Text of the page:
Others Top


Alemtuzumab (Campath ®) is a recombinant mAb against CD 52-a cell-surface protein found on most of the normal and malignant B and T lymphocytes. It is a DNA-derived humanized IgG1 kappa mAb with a significant use in patients with genetically high-risk treatment-resistant CLL.[30] The subgroups that were hypothesized to benefit the most included patients with 17p deletion, bone marrow infiltration and refractory autoimmune cytopenia.[30],[31] It received approval in the US for the first time in 2001 and was essentially reserved for patients with CLL who had received fludarabine therapy yet had progressive disease.[30],[32] In 2007, it demonstrated an improved PFS over single agent chlorambucil as the first line treatment and received complete approval.[32],[33]

The high incidence of Grade 3/4 adverse events including neutropenia (up to 64%) and infusion reactions (up to 35%) has limited the use of alemtuzumab.[33] Studies are being conducted to improve the safety profile of the drug by reducing the dose without affecting its anti-tumor property.[31] In addition, alemtuzumab has been found to be ineffective when used as a single agent, particularly in nodal disease. Hence, combination chemotherapy with other antibodies or with steroids is more effective and less toxic. mAb namely rituximab and steroids – glucocorticoids have been more potent and act in a TP53-independent fashion.[30] Subcutaneous injection has also shown to reduce its serious adverse effects further.[30]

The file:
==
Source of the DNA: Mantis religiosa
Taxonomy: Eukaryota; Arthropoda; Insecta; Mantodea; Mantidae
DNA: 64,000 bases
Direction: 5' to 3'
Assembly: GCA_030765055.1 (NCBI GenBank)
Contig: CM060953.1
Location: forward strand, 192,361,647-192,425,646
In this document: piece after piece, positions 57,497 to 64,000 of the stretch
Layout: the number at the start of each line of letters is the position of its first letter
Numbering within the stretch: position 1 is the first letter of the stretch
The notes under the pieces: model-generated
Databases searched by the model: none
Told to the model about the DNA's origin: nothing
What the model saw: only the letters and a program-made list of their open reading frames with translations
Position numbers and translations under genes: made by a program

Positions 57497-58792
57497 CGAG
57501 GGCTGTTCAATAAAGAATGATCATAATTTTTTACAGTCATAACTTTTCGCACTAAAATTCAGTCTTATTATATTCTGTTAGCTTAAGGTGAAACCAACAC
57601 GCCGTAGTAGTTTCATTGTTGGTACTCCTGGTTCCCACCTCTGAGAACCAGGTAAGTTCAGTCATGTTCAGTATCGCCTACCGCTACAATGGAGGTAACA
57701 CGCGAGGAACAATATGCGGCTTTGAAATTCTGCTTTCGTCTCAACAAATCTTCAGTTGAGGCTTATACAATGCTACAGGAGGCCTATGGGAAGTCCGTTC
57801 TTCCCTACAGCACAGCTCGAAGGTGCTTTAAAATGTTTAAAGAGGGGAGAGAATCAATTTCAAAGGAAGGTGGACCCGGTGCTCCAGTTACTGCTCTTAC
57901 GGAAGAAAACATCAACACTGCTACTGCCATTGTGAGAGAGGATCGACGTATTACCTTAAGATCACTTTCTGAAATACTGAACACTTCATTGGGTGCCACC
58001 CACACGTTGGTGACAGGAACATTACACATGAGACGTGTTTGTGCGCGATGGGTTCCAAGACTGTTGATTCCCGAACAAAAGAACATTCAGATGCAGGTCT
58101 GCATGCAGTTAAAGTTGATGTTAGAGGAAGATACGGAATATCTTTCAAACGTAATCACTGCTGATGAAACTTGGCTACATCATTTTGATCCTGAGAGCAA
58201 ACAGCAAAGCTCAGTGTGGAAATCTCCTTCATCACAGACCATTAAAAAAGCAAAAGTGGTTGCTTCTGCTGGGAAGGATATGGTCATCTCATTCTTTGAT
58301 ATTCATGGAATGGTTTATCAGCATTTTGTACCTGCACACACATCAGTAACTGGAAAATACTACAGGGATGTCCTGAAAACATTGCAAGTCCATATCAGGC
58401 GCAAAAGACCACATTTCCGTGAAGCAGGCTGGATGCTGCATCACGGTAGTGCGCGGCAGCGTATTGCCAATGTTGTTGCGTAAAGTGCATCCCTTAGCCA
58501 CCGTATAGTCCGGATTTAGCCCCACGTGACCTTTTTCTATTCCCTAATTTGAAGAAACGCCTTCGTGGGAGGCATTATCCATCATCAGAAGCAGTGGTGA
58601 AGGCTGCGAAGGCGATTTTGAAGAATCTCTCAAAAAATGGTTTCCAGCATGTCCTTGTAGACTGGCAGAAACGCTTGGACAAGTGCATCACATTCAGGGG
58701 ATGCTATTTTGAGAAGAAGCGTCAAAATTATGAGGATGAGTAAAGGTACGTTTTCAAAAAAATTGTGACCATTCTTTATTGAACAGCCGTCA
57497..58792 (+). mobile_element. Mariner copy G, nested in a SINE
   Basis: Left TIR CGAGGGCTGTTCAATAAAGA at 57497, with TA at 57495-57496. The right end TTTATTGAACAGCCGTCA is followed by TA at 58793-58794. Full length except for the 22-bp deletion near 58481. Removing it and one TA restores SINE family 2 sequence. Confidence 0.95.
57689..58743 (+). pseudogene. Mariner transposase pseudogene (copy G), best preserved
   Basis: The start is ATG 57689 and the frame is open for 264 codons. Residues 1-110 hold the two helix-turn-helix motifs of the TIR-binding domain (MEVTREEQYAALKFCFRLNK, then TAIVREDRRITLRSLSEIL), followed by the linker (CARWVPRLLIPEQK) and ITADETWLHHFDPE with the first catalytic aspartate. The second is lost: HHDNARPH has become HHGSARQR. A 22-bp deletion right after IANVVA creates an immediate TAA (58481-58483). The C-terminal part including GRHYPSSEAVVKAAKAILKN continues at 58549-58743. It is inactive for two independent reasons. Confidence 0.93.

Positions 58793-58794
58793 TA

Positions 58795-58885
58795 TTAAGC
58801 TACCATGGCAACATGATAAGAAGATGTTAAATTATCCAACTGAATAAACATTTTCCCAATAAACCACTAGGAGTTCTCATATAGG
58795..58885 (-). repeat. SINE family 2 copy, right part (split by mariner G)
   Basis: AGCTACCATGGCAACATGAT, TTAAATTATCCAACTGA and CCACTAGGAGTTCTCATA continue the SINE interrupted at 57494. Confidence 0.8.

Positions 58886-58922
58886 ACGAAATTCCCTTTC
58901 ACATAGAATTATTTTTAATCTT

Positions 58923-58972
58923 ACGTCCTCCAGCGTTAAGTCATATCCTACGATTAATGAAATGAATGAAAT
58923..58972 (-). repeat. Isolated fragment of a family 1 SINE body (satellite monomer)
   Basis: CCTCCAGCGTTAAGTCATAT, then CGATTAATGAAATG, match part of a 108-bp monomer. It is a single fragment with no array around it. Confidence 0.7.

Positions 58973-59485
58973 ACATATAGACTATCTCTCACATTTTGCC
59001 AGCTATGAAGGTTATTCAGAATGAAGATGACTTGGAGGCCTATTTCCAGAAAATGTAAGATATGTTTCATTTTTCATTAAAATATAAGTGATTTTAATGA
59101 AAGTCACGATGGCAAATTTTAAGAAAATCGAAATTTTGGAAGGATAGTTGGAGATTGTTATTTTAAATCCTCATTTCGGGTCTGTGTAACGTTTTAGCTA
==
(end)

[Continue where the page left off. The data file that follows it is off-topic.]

A novel humanized anti-CD20 antibody similar to ofatumumab with regards to its potent effect against rituximab-sensitive SU-DHL-4 cells and rituximab-resistant RC-K8 cells.[34] BM-ca binds to a unique epitope and possesses properties of both Type I and II antibodies. Kobayashi et al., study showed that ADCC and anti-proliferative effect of BM-ca was more potent than other anti-CD20 mAb.[34] Vega et al. conducted a study and hypothesized that BM-ca may be superior to rituximab in inhibiting the pathways (NF-kB and p38 MAPK) and are partly responsible for cell growth and response to cytotoxic therapy.[35] This is accounted to the fact that BM-ca binds to a different epitope than rituximab or ofatumumab that results in its higher affinity and exhibits different molecular signaling.[36] To further know about the complete potential of BM-ca, ongoing clinical trials are being conducted to test its therapeutic activity.

Financial support and sponsorship


Conflicts of interest

There are no conflicts of interest.

  References Top